If some of these reflections ring true,  return to the imaginary shore as long as it takes to earn the trust of your child. Your adult’s task is simply to be present, reflect, and allow the younger being to initiate communication.

In daily life, begin to set aside pockets of time for that little person in you, encourage a symbolic process, without pressure, to write or draw about early joys, pains, hurts or dark thoughts, like having hated a parent, or once wished someone to drop dead. Children have such fleeting fantasies when they feel threatened and powerless. It’s normal. Holding on to self blame is the problem.

Suffering brought to consciousness lifts the spell of self blame. Despite appearances of confidence and adult bravado, the child in us is often anxious. Deep down may linger legitimate anger, and, deeper still, sadness and the longing for a precious moment of total acceptance. We call it love. It takes time to soften hearts.

Imagination serves multiple roles. It can draw us into habitual loops of negativity and self harm, or stimulate insights and enhance creativity. Artists know this. Imagination can also heal psychic wounds frequently handed down through generations. The healing aspect is especially powerful when employed consciously. Jung called it ‘Active Imagination.’

In this way, every imaginary journeys can be followed up by freeing condensed energy and meaning – symbolically – through drawing, painting, writing, movement, music or play, allowing what wants to emerge, be it forgotten wonders, or burdens, like unacknowledged anger a child had no means to express in early life.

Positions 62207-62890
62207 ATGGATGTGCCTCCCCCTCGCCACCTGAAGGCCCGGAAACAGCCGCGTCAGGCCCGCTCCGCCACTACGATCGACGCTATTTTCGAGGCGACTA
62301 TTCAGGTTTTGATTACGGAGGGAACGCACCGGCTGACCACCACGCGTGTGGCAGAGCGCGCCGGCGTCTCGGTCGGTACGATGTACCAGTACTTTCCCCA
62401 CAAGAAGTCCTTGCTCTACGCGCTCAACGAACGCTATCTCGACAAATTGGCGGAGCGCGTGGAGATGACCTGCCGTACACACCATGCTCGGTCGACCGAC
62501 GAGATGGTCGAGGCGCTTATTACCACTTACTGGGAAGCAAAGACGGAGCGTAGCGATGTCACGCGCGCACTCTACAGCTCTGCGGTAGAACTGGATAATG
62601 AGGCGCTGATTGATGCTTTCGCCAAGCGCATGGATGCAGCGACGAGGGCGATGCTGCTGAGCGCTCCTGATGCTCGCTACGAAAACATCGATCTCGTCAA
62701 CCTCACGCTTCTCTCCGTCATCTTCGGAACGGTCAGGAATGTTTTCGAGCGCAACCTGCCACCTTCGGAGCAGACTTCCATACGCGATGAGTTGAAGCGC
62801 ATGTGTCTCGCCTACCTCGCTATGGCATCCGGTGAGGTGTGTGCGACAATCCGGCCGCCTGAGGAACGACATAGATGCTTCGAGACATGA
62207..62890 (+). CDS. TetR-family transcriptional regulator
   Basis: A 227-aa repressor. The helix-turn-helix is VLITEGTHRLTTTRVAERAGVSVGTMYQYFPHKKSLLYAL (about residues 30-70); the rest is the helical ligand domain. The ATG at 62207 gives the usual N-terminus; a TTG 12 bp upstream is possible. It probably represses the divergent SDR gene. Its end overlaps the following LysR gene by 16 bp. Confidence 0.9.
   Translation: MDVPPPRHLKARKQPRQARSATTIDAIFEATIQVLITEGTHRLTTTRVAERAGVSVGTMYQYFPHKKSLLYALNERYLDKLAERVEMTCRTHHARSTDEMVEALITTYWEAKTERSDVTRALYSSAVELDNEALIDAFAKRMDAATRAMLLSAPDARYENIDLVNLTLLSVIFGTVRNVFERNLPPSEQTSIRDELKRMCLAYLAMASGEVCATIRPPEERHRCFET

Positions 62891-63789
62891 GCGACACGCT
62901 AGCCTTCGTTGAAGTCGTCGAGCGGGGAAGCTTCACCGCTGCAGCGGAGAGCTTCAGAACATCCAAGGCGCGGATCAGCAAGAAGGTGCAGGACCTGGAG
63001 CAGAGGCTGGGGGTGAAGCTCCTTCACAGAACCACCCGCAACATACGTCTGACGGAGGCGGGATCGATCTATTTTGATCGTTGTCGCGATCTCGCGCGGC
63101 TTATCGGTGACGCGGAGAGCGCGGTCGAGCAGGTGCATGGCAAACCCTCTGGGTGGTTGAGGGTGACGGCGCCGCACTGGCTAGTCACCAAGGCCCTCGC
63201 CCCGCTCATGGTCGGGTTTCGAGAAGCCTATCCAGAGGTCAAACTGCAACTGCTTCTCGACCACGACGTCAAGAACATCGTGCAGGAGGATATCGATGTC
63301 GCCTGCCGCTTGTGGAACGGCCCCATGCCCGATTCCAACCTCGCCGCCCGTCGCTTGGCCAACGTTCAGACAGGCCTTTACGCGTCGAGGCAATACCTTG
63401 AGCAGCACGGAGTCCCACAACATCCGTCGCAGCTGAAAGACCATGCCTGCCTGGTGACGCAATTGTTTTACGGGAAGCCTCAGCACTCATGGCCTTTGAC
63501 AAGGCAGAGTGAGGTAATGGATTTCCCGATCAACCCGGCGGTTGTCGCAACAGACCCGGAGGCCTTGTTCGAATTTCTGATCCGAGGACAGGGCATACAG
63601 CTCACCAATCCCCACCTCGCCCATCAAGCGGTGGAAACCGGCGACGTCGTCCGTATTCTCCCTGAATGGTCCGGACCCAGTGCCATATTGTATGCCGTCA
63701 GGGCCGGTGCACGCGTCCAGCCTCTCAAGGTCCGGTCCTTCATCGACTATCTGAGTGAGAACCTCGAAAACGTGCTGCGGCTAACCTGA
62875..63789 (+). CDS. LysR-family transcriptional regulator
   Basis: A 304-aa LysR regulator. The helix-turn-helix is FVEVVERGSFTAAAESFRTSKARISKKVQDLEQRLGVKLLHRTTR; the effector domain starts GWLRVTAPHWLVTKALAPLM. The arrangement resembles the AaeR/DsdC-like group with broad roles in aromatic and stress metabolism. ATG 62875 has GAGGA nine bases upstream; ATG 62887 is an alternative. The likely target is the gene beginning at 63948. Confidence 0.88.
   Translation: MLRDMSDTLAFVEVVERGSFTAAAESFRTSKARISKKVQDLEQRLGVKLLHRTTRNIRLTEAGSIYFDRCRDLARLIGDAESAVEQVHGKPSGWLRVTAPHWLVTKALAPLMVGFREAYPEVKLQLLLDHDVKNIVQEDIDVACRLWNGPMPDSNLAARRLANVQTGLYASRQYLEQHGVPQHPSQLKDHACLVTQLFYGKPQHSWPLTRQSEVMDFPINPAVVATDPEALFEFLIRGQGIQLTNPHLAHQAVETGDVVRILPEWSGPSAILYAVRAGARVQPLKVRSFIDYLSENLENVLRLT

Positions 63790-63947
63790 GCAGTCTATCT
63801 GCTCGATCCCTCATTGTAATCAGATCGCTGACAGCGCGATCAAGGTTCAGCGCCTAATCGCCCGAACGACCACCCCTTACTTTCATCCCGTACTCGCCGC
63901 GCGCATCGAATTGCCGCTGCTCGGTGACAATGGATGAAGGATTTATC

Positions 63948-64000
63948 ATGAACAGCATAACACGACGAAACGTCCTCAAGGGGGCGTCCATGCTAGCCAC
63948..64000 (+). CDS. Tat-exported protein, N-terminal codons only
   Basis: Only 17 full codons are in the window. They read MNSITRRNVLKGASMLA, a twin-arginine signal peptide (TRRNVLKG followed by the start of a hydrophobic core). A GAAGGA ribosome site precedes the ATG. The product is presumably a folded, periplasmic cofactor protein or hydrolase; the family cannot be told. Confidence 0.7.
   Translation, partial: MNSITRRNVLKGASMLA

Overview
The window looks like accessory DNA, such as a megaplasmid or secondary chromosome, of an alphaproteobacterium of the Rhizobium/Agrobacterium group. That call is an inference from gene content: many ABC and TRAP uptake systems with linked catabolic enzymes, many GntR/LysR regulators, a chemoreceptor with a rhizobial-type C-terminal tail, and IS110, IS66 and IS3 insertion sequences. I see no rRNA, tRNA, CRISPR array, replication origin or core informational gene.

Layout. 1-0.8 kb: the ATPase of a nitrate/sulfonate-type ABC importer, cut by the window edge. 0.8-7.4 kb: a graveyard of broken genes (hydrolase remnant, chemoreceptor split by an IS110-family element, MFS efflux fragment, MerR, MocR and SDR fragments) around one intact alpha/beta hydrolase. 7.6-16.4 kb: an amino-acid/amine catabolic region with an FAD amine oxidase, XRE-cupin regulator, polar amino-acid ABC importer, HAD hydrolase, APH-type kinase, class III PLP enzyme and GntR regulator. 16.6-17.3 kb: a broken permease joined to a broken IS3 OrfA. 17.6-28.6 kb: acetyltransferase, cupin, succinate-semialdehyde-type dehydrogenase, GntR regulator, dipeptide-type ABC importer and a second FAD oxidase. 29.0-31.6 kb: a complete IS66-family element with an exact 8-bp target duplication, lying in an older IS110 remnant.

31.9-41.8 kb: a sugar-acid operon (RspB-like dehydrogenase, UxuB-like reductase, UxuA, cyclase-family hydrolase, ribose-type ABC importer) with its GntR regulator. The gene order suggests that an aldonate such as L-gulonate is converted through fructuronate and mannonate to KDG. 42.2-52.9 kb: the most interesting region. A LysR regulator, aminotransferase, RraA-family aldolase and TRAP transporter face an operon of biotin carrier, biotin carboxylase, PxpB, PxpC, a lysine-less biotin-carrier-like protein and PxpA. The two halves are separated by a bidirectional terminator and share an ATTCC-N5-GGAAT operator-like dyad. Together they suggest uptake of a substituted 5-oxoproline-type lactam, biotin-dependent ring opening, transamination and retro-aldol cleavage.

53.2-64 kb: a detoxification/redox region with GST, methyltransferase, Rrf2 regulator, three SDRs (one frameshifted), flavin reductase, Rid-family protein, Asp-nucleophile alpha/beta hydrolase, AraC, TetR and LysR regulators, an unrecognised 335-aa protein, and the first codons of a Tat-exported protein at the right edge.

And most significantly, nurturing a trusting relationship and rapport with our younger being invites the Beloved – our essence – and with it the light of intuition and inner guidance.

‘Lovers don’t finally meet somewhere. They’re in each other all along.’  ― Rumi –

Perhaps all the dragons of our lives
are princesses who are only waiting to
see us once, beautiful and brave.
Perhaps everything terrible is in
Its deepest being something
that needs our love.               
— Rainer Maria Rilke –

 

The imagery above is in continuation of my last post ‘journey into mystery.’

https://courseofmirrors.wordpress.com/2014/02/06/journey-into-mystery/

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… journey into mystery …